‘Young black men are not statistics’ – Rapman on redefining the hood movie

The rapper-turned-director discusses the making of his ambitious debut feature, Blue Story.

Words and interview

Thomas Hobbs


Films and TV shows about inner-city life can often feel forced and inauthentic, but watching Blue Story, the debut feature from Rapman, it’s clear that a lot of time and effort has gone into making it as accurate as possible. This is not just another outsider’s watered down version of what being young, black and working class in London looks like.

During an energetic party scene, which transforms a suburban house in leafy North London into a rowdy nocturnal gathering for school kids, we see joint butts in red cups and dusty CD copies of rap classics like Jay-Z’s ‘Reasonable Doubt’ and Snoop Dogg’s ‘Doggystyle’ conspicuously placed on kitchen counters. Amid all the noise there’s a sense of rising tension in the air which suggests a fight could break out at any second.

For Rapman, who first rose to fame in the UK as an emcee, it was important that Blue Story didn’t present a synthetic account of life in the ends. Instead, he says he wanted every sequence to have a “sweaty, paranoid” feel to truly reflect the reality he experienced growing up in Deptford with “one hand in the streets”.

He tells LWLies: “We shot at my old school; my son has a small role; the kids playing the Ghetto Boys are all real gang members… This is 100 per cent real. Nothing is sugar coated. You’re seeing things that happen every day. In a lot of hood movies you just see people get shot and die, but you don’t see the aftermath. It’s the same in the media, and it’s the reason why these kids who get stabbed feel more like statistics than human beings. I want this to be the total opposite. Someone might watch this film who goes to Eton and it will change the way they look at our world.”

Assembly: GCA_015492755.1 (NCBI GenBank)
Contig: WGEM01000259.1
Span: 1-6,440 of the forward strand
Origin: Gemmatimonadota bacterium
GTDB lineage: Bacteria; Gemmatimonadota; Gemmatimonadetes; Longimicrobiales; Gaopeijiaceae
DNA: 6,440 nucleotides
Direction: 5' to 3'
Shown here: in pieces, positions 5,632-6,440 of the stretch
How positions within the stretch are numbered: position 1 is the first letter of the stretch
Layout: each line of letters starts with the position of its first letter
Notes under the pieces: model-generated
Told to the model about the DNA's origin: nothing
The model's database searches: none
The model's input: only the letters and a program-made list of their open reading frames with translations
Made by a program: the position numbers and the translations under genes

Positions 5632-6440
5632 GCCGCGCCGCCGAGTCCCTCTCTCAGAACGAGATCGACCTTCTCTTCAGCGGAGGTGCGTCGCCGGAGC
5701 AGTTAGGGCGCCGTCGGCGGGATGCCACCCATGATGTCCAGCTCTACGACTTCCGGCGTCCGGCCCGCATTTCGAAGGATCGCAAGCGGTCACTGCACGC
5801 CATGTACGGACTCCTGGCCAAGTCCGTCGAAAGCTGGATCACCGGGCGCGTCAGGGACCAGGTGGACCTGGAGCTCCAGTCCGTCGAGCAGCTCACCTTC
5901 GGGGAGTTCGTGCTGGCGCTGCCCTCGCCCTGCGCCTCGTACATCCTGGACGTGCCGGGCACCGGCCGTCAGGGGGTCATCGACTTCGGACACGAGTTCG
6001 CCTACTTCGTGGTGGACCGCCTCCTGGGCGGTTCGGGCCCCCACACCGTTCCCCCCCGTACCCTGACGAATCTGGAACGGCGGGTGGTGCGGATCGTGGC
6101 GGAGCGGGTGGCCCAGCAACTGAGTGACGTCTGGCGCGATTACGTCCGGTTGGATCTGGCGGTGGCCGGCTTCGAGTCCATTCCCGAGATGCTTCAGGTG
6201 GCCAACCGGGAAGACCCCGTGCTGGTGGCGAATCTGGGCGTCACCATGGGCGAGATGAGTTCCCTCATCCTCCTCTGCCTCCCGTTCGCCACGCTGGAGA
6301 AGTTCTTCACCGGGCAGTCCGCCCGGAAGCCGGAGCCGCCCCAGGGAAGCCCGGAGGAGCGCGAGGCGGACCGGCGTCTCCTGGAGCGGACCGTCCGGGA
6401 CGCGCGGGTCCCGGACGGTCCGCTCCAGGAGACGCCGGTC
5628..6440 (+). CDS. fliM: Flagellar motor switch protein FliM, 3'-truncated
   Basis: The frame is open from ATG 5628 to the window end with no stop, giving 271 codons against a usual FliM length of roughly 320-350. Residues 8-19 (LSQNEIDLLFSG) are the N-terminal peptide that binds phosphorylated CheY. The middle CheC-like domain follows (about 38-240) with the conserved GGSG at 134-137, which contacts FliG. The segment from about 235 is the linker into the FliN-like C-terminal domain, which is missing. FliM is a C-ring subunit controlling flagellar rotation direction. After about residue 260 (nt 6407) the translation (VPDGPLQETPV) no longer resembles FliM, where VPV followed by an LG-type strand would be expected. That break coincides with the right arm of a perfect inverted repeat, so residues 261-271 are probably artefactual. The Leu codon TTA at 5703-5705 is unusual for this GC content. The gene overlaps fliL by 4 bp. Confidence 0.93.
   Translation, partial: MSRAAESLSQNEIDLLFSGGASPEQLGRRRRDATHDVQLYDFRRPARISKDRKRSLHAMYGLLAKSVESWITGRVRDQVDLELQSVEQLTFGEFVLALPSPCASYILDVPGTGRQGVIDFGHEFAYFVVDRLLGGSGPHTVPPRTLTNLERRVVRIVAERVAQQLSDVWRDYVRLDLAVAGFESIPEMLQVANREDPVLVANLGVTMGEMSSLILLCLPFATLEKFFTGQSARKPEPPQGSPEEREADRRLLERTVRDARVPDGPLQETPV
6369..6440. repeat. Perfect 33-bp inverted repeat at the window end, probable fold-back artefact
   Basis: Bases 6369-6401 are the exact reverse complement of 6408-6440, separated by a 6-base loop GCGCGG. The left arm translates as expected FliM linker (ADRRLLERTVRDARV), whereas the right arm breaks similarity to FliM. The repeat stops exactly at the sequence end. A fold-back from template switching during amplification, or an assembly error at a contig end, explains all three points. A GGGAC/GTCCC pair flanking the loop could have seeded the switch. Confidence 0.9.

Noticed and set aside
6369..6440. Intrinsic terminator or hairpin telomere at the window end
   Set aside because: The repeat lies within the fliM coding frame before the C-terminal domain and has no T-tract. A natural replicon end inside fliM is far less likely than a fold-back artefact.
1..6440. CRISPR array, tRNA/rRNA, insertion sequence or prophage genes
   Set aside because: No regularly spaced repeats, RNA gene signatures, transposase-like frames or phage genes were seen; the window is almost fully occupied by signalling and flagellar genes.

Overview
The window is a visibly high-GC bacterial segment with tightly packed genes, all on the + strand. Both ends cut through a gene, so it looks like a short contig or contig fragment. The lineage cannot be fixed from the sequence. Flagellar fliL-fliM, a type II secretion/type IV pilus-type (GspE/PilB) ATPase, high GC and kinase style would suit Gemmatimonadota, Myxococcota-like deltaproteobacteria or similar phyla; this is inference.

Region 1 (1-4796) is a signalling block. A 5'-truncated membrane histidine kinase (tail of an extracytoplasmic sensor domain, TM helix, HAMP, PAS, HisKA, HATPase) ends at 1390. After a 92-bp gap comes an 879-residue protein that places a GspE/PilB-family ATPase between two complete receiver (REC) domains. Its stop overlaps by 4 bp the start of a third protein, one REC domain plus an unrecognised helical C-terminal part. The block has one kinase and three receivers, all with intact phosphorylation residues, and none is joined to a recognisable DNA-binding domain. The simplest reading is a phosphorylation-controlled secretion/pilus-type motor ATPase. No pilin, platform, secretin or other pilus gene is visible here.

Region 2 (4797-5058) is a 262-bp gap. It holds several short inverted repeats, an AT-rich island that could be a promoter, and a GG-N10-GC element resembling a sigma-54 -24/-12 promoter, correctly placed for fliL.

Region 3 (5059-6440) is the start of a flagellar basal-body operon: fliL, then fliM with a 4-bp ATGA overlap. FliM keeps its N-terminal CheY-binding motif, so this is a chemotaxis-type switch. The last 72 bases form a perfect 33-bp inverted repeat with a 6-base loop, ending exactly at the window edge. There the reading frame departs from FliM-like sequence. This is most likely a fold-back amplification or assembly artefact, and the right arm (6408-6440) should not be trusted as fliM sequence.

The rapper-turned-director made waves after his YouTube series Shiro’s Story, which presents London’s inner cities as a kind of warzone, went viral. Rapman wrote, directed and also narrated the series via storytelling raps as action sequences with actors played out. This fresh approach to telling black stories struck a chord with audiences and critics, propelling Rapman from the underground rap scene to being signed to Jay-Z’s management company, Roc Nation, and working with Paramount and BBC Films.

It’s fair to say that Blue Story, a tale of two best friends, Timmy (Stephen Odubola) and Marco (Micheal Ward), who become deadly enemies after getting caught up in the capital’s much-publicised postcode wars, retreads a lot of old ground from Shiro’s Story. The film is similarly a little rough around the edges, but it is underpinned by a more clear and cohesive social message.

“All you see right now in the media is headlines about stabbing, stabbing and stabbing,” explains Rapman, “but you never see how it got to the point where violence was the only option. We show how things get to that boiling point from adolescence right through to adulthood. If the world can see how the kids get to that stage then maybe it can learn how to intervene much earlier.”

There are no winners in Blue Story. The world it depicts is filled with young men who are prepared to die over a playground dispute if it means not showing weakness. As you watch teenagers bleed out on the pavement, you’re reminded of seminal black films such as Menace II Society and Juice which unflinchingly and viscerally show how toxic masculinity turns young black men against each other.

Like those films, Blue Story is far from perfect. For starters, its sidelining of female character amid all the hood politics feels regressive next to something like Neftflix’s Top Boy revival, a show where women consistently display more sense than their male counterparts. The rap narration can sometimes feel a little gimmicky too.

Yet it remains compelling for the most part, with Rapman putting a unique modern twist on familiar Shakespearean themes such as love, family and betrayal: “‘Romeo and Juliet’ but with two best friends in the ghetto,” as he puts it.

Beyond his own journey, Rapman hopes that Blue Story will inspire other working class black men to become filmmakers too. “I want to be the black Spielberg. I want to bang the door down. If this film does well then the door will be flung open and other young black filmmakers can tell their stories too. People can only learn about why knife crime is rising if the people from that world show you how it is. This is about re-addressing that balance.”

Blue Story is released 22 November.

Published 18 Nov 2019

Tags: Andrew Onwubolu Hip Hop Rapman

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